There isn't a Biggest Story for Today, yet.
#1 Biolological filter
mbrown Posted on: 2003/8/29 9:52
Well, here goes! I am designing a filter for multiple tanks that will be a real biological filter. I am going to have water enter a large container with baffles to slow the water down and let settlements rest on the bottom. I am planning to put this filter next to a window that will get the morning sun and will have some sort of sodium vapor or halide lighting system for evening and night lighting. I am planning to have this filter full of emergent plants and some large house plants suspended in filter for more hydroponics. Has anyone messed around with this kind of system? I have done this with several smaller systems and it worked very well! I would love to hear someone's opinion on this!
Posted on: 2003/8/29 11:05
I have a filter system on the sumps under my racks of tanks, as I think you know. I use a modification of the de Bruyn filter, namely having the water drip over lava rock as it returns from the tanks. I have thought about having plants in the sumps, with lighting suspended over them. One reason that I haven't done that is the difficulty it might introduce of pumping out the sump for water changes.
When I was in Texas talking to the guys at TAKO recently, my host, Doug Ebeling, showed me a magazine about hydroponic setups like you describe. You might want to try emailing him to ask about it. He should be in the roster.
whuntley Posted on: 2003/9/13 21:57
A friend in Bettas showed me a simpler version of the filter you describe..
Lew Heiman put a tank on a stand with only edge support, so the bottom of the tank was exposed. He used a regular UGF in that planted tank, but placed an always-on light (24/7) below. This encouraged a lush growth of algae, beneath the filter plates, and dramatically increased oxygen in the tanks. It may also have warmed the substrate a bit.
When I tried it, Lampeyes just loved it, for it is usually difficult to get them enough oxygen at warmer temps. The warm substrate seemed to make my plants grow better, and no algae showed up in the region above the gravel.
I used a 13W CF, but a bigger one might have been better on the 15G tall (10G footprint). I did have a 40W CF (AH reflector) over the tank (10 hrs/day) and fed the plants a lot, including CO2.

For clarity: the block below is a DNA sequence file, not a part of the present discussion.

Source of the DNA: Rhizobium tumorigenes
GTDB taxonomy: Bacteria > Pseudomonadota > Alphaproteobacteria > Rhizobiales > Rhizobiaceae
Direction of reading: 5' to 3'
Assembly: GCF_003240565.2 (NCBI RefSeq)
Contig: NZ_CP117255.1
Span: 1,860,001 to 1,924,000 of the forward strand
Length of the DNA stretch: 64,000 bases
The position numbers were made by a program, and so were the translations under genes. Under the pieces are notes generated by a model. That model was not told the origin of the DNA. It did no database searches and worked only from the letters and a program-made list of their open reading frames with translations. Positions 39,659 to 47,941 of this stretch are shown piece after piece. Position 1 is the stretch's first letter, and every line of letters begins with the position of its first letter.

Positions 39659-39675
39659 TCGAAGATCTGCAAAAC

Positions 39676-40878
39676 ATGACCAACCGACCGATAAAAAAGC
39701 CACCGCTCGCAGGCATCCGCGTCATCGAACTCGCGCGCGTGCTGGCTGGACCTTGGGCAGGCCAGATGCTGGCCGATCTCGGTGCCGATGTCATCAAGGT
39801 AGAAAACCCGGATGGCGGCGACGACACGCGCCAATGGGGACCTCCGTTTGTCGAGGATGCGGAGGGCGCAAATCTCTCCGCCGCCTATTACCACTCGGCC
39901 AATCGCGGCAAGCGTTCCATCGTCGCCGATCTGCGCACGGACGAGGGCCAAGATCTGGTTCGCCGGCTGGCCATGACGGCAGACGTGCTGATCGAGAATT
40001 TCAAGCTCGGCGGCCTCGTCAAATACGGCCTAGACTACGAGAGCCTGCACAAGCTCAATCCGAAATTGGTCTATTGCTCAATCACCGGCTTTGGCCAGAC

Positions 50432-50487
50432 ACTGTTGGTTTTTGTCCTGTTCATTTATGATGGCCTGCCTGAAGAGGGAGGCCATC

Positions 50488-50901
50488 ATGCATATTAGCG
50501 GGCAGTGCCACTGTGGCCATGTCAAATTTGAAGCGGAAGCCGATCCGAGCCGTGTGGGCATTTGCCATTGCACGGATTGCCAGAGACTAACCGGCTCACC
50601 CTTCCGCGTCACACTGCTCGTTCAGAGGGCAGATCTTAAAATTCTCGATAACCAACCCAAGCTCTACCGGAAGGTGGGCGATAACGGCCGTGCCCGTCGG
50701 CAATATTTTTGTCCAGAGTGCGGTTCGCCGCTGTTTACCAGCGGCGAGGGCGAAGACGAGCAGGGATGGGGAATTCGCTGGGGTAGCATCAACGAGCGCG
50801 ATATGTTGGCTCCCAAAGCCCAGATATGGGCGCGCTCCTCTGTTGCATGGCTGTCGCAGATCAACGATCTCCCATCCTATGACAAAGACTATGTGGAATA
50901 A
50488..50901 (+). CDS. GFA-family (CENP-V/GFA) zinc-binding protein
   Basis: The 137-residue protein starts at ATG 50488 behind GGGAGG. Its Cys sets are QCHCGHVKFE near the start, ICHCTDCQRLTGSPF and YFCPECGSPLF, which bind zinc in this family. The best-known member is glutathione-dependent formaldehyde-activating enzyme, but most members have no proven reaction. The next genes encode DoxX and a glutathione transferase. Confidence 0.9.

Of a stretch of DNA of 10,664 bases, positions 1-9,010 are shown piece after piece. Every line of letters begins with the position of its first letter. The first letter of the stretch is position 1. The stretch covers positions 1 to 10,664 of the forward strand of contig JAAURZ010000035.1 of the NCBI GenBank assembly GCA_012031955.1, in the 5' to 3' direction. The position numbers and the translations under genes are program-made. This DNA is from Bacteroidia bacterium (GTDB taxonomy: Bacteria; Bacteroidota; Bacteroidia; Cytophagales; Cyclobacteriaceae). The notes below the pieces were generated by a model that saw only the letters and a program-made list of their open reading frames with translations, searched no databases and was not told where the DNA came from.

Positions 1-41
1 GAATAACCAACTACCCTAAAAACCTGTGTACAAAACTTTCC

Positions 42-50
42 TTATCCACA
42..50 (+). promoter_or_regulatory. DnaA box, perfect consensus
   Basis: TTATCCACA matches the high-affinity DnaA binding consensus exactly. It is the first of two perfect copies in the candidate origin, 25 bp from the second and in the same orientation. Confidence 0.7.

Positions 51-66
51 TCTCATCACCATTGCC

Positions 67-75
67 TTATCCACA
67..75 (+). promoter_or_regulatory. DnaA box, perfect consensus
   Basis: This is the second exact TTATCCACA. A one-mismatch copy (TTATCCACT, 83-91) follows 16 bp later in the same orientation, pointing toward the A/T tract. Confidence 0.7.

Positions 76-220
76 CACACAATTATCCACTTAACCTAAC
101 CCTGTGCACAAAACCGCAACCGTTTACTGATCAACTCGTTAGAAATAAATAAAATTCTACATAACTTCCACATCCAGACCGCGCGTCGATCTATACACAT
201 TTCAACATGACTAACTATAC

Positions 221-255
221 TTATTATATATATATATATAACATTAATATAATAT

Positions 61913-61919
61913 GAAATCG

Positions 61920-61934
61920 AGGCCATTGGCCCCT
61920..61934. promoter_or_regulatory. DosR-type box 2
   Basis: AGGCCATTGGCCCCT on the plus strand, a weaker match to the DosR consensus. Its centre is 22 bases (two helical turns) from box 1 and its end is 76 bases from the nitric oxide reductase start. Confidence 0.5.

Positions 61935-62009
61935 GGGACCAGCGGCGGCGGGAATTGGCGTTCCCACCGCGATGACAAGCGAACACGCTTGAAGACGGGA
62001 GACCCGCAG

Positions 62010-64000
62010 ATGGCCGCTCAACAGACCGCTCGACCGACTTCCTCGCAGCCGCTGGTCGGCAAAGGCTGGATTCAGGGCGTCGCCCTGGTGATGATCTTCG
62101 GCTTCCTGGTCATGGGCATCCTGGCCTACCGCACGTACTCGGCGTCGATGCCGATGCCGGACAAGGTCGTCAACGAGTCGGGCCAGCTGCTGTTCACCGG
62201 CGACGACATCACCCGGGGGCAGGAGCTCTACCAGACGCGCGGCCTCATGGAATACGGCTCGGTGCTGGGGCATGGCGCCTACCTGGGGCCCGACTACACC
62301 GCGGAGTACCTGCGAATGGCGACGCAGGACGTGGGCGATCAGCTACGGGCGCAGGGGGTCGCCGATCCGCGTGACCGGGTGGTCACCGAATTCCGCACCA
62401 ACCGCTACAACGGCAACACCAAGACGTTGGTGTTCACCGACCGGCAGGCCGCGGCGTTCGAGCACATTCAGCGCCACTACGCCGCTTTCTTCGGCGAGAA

lharper Posted on: 2003/9/13 22:11
I have gone through phases in my search for better and easier ways to keep killies. My current phase is once through fresh water replacement. Previously I had played with the DeBruyn filters with Lava Rocks, supplemented with Pothos growing in and around the filters and tanks. They seem to work pretty well, but the results with the once through fresh tap water (dechlorinated with granular carbon) are more spectacular and I can do 96 tanks with a manual timer (soon to be upgraded to an electronic timer). I am fortunate to have tap water that is medium soft and suitable for many killies without adding or subtracting salts. For those special killies I have a few separate tanks for Lamprichthys tanganicanus and for Maretecoara lacortei. I will deal with them next to provide automatic water changes.[/i]
Guest Posted on: 2003/9/13 22:24
What do you consider moderately soft?
My tap water is about 85ppm, but may be poorly buffered. I can drive about 5 miles and get 230 ppm water out of the Owens River, but that is a pain.
As I get set up again, I have gotten some Rubbermaid tubs and am thinking of doing much as you are, with "central filtration." I'll add a wee bit of "Equilibrium" if the CA/Mg content proves to be too low.
My big problem is wanting to do some brackish fish. The closest store with salt-water supplies is 200 miles north (Reno), so I'll be at the mercy of the mail-order suppliers, I guess. How does one do a biofilter for them?
bperkins Posted on: 2003/10/7 23:27